23 Granite State dogs in NY's Westminster Kennel Club Dog Show spotlightBy SHAWNE K. WICKHAM
New Hampshire Sunday News
February 13. 2016 8:12PM
The Super Bowl is over and the presidential candidates have moved on, but the real competition is just beginning.
Twenty-three New Hampshire dogs are headed to the Big Apple for the 140th Westminster Kennel Club Dog Show, which takes place Monday and Tuesday.
More than 3,000 dogs will participate in breed judging, agility and, for the first time this year, obedience competitions at the venerable show.
There are no New Hampshire competitors in the inaugural obedience championship being held on Monday. But 11 Granite State dogs and their handlers were set to compete in the third annual Masters Agility Championship at Westminster on Saturday.
Meanwhile, a brother-sister pair of Irish setters from Wentworth, a young Labrador retriever from Jaffrey and a veteran cairn terrier from Swanzey are among the top dogs to watch in this year's breed judging.
This will be the fourth, and perhaps last, trip to Westminster for 6-year-old Chuck the cairn terrier, owned by Dayle Reynolds of Swanzey. Last year, the little dog — his show name is American and Canadian Grand Champion Stonebridge Just a Little Bit Better — was the No. 1 cairn in Canada, according to his proud owner.
At last year's Westminster, Chuck won Best of Opposite Sex for his breed; a female cairn was chosen to represent the breed in the terrier group judging.
For most of 2015, Chuck was living with his handler Hailey Griffith in Canada, burning up the show circuit there; he even won Best in Show twice in one day. But he'll come home to New Hampshire after Westminster, Reynolds said.
Chuck has a perfect temperament; he doesn't get rattled by the Westminster crowds, Reynolds said. It's a different story for his owner, however.
“I'm a nervous wreck,” she admitted.
But Reynolds has confidence in her dog. “I know he will do the best he can do,” she said. “He always does.”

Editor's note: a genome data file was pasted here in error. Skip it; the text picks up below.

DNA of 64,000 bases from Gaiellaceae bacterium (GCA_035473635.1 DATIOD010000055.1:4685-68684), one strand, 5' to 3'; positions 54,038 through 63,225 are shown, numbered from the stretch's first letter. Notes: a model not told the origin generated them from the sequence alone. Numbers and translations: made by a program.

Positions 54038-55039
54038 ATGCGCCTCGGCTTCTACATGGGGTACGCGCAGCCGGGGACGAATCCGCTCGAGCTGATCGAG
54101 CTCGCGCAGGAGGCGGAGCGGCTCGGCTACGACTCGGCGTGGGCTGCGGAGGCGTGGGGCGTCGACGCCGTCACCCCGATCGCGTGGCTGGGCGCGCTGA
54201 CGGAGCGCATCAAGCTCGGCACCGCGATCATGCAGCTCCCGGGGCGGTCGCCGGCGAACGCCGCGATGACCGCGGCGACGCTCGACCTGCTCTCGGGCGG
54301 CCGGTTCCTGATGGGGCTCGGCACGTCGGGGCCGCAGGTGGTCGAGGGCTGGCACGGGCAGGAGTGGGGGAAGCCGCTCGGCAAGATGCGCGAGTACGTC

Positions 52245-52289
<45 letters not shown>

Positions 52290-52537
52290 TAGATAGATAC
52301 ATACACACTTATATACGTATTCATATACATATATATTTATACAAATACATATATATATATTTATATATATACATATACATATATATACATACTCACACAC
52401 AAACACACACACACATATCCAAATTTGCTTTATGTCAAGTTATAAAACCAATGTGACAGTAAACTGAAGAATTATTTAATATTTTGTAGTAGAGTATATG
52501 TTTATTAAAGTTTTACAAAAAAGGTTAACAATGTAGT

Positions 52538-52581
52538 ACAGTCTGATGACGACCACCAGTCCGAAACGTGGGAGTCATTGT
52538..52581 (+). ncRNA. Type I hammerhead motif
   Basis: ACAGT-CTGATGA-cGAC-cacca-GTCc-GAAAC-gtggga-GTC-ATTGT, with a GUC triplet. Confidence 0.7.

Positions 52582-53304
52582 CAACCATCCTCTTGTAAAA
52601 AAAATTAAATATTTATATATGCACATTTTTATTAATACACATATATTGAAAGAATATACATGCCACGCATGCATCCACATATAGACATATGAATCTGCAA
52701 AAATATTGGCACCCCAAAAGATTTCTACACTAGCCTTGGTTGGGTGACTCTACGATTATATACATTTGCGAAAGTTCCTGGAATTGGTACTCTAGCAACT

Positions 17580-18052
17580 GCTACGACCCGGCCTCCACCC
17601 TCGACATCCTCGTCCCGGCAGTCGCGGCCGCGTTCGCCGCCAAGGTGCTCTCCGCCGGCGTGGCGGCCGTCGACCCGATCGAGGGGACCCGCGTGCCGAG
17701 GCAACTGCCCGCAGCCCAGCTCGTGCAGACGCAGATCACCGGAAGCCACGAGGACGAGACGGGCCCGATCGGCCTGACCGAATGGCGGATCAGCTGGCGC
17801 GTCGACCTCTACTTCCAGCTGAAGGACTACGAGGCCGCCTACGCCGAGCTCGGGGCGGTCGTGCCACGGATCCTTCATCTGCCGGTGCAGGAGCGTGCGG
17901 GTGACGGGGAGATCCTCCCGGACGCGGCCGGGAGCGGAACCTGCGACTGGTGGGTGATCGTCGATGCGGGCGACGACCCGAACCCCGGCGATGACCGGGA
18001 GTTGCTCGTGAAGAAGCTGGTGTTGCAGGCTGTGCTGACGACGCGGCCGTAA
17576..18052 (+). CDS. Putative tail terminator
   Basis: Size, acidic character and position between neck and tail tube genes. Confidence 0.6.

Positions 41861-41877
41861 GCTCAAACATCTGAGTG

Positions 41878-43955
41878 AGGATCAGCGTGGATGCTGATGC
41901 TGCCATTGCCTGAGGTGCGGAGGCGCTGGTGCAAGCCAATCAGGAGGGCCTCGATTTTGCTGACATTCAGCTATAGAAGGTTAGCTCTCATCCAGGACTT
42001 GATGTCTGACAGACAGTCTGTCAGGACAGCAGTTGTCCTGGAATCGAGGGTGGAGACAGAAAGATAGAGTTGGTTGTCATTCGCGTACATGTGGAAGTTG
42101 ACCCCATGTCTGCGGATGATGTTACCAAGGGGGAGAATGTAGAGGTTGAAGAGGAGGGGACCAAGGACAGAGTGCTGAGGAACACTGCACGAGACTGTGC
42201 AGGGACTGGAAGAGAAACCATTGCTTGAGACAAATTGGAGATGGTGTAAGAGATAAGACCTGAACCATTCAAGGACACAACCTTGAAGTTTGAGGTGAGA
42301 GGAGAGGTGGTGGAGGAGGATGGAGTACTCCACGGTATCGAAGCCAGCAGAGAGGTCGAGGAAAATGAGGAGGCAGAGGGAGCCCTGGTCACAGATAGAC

Brenda Pierhal, owner of Erinshire Irish Setters in Wentworth, is bringing two of her dogs, Eliott and Scarlett, to the big show. The pair are 5-year-old litter mates.
Eliott — that's American and Canadian Champion Erinshire Forever Stars 'n' Stripes — is her “lovebug,” Pierhal said. “He's a couch potato. He's a goof. He likes to show but he won't show for just anybody.”
So she'll be handling Eliott herself. Will Alexander, who handled a beagle named “Miss P” to Best in Show at Westminster last year, will be handling Scarlett for her.
Scarlett — CH Erinshire Forever Stars Will Shine — is a beauty, she said — she almost called her Elizabeth Taylor — but she sometimes “has an attitude problem.”
A few years back at a dog show, “She actually rolled over and laid down in the ring,” she recalled. “She humiliated me.”
Pierhal has loved the breed for 40 years. “There's no two the same. They're so ridiculous and silly.”
And they keep you on your toes, she said. “They know exactly what they want and how to get it.”
For the dogs, Westminster might seem like just another show, Pierhal said. “They don't realize the importance of it. Even though I tell them, ‘It's the biggest dog show in the whole wide world; you have to be at your best.'?”
Lucille Jordan is bringing her 14-month-old yellow Labrador named Freddee — GCH Tampa Bay & Eagle Pond's Roman Affair — to the big show this year. Jordan, who is president at Nashua Community College, bred the dog herself.
Freddee is the perfect standard of her breed, Jordan said. She earned her championship at just 11 months and became grand champion two months later.
“She's beautiful in the ring,” Jordan said. “She handles herself like she's been a show girl her whole life.”
Freddee is also a playful, loving pet who loves to hike and visit with students at the college. “We have a number of students who have autism. They come into my office and they sit on the floor and play with her,” Jordan said. “She's just that kind of a girl.”
Notch the border collie is back in New York this weekend for the Westminster agility competition. And this time he brought the kids.
Owner Amber McCune of Bedford said Westminster is “a family affair” this year. In addition to competing with Notch, she was handling two of his sons in Saturday's agility championship: her own dog Torque, and Kaboom, owned by McCune's mother, Celeste Meade Maurer.
The family owns and operates American K9 Country in Amherst.
After Notch's win at the Purina Pro Plan Incredible Dog Challenge last September, McCune had her heart set on winning at Westminster this year. If so, expect to see them on television Monday night, when the agility champion will be honored during that night's broadcast.
Notch competed at Westminster's agility competition last year, posting the fastest time in his division. But he knocked down a bar on his second-to-last jump, so he missed the win.
This year, McCune said, “Our goal is definitely to win.”
All the noise and commotion of Westminster doesn't bother Notch at all, she said. “The more screaming, the more crowds, the more he is just jazzed, ready to go,” she said.
• The 140th Westminster Kennel Club Dog Show is televised Monday on CNBC, from 8 to 11 p.m., featuring judging of the Hound, Toy, Non-Sporting and Herding groups. On Tuesday, USA airs the Sporting, Working and Terrier groups, followed by Best in Show, from 8 to 11 p.m.
For digital live streaming of daily breed judging and evening competition, go to www.wkclive.com.